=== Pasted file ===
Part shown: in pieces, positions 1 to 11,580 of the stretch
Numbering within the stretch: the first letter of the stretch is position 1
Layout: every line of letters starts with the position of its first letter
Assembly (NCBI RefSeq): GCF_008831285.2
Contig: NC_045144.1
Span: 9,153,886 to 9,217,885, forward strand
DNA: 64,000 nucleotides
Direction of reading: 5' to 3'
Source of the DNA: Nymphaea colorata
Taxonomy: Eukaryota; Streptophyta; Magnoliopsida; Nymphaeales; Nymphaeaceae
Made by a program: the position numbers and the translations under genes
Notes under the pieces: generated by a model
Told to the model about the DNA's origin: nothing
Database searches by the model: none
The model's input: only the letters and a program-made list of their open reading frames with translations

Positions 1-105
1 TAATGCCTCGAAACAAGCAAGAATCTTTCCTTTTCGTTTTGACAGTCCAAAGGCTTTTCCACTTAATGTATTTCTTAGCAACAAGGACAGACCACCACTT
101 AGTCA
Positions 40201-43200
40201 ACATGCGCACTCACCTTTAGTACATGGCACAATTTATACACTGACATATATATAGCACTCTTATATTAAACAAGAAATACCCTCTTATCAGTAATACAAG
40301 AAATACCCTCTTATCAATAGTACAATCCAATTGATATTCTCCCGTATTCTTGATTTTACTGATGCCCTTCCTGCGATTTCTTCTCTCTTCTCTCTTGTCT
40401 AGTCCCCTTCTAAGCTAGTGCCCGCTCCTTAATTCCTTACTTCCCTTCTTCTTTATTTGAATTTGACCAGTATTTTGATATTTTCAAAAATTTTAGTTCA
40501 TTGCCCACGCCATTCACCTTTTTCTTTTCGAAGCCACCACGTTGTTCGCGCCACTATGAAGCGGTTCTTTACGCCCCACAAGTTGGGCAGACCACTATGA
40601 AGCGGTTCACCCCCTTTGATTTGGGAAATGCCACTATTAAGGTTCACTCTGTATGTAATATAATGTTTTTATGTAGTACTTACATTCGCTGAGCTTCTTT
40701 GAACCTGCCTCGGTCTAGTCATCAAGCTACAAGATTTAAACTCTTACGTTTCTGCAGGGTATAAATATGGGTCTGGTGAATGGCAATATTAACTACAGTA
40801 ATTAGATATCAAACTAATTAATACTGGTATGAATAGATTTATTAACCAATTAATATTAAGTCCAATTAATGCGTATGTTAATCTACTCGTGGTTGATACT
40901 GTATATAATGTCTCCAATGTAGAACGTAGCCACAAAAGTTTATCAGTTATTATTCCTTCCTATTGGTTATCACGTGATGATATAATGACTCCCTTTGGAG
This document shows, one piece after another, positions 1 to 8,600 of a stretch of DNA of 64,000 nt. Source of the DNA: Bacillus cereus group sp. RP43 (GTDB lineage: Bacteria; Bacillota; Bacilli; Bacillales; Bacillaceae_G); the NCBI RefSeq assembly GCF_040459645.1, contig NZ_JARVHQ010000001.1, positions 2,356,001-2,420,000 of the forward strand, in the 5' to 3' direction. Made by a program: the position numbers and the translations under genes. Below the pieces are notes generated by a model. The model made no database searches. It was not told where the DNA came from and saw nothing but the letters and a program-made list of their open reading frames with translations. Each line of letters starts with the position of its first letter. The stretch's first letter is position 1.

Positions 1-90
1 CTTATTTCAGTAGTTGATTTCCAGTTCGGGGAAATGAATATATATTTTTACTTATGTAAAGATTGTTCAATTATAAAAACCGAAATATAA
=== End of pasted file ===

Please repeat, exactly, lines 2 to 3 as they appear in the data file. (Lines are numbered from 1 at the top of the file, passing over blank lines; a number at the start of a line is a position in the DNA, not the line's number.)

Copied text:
Numbering within the stretch: the first letter of the stretch is position 1
Layout: every line of letters starts with the position of its first letter